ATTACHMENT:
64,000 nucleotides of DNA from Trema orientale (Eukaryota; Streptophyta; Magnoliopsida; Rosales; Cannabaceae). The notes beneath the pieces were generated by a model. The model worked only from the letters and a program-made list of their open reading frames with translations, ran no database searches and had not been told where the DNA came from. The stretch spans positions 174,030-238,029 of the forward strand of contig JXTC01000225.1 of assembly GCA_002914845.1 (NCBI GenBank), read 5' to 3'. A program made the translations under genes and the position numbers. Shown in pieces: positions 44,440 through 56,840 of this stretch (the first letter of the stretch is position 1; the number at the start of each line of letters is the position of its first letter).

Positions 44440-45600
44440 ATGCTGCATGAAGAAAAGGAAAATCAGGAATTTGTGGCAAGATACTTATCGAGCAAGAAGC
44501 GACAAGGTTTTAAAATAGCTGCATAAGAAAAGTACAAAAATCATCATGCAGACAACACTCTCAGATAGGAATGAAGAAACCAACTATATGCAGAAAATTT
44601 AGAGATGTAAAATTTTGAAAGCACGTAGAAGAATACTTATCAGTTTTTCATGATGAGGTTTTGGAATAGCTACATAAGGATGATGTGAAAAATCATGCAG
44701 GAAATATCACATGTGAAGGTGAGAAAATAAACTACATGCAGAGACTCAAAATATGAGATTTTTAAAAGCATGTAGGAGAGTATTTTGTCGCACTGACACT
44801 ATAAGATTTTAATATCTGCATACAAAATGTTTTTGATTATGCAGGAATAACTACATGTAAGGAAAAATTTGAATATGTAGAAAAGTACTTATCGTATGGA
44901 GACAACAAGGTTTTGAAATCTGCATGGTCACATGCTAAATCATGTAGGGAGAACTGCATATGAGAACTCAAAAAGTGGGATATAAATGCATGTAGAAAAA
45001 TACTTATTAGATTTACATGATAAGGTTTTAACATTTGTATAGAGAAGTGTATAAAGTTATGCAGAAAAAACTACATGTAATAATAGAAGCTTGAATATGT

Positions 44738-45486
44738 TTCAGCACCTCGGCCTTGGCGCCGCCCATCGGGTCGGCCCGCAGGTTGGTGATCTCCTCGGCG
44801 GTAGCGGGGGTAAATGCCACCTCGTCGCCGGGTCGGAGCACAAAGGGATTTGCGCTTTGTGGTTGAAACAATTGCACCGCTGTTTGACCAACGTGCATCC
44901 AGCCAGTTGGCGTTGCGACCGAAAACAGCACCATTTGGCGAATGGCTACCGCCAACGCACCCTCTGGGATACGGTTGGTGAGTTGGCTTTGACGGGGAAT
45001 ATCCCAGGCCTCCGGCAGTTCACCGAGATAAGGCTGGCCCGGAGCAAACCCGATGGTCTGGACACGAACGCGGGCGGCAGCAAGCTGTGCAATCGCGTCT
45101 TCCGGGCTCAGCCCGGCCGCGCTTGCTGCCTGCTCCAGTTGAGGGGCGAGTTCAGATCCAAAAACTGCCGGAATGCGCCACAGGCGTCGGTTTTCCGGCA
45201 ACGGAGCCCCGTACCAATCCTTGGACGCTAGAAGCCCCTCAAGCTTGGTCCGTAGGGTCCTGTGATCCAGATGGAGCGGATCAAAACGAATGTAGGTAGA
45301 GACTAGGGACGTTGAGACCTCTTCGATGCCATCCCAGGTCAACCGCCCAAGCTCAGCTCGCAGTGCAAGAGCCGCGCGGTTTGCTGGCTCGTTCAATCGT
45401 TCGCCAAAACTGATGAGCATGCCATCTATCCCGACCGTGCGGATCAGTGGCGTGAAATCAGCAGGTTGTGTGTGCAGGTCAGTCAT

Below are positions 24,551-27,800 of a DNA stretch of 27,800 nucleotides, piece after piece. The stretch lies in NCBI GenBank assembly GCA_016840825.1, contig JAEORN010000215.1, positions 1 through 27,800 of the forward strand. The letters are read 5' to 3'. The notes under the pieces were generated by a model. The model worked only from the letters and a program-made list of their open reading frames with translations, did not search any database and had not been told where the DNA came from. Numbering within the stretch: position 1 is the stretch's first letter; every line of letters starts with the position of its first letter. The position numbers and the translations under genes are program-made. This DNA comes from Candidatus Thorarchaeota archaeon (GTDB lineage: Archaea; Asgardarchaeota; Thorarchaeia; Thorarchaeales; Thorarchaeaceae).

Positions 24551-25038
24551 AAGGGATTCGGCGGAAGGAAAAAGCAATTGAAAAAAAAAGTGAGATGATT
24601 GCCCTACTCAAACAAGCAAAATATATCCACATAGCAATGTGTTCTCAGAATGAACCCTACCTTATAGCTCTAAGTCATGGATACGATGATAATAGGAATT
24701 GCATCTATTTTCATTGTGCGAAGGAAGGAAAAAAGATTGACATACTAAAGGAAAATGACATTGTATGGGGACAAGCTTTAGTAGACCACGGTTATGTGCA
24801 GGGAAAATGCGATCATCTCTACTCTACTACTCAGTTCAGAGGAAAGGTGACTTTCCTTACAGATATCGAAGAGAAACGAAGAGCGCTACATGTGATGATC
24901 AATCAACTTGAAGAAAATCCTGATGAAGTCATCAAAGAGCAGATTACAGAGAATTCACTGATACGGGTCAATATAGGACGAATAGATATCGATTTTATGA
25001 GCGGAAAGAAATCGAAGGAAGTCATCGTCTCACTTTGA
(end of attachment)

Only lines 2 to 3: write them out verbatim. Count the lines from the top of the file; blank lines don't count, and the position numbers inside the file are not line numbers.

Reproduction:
Positions 44440-45600
44440 ATGCTGCATGAAGAAAAGGAAAATCAGGAATTTGTGGCAAGATACTTATCGAGCAAGAAGC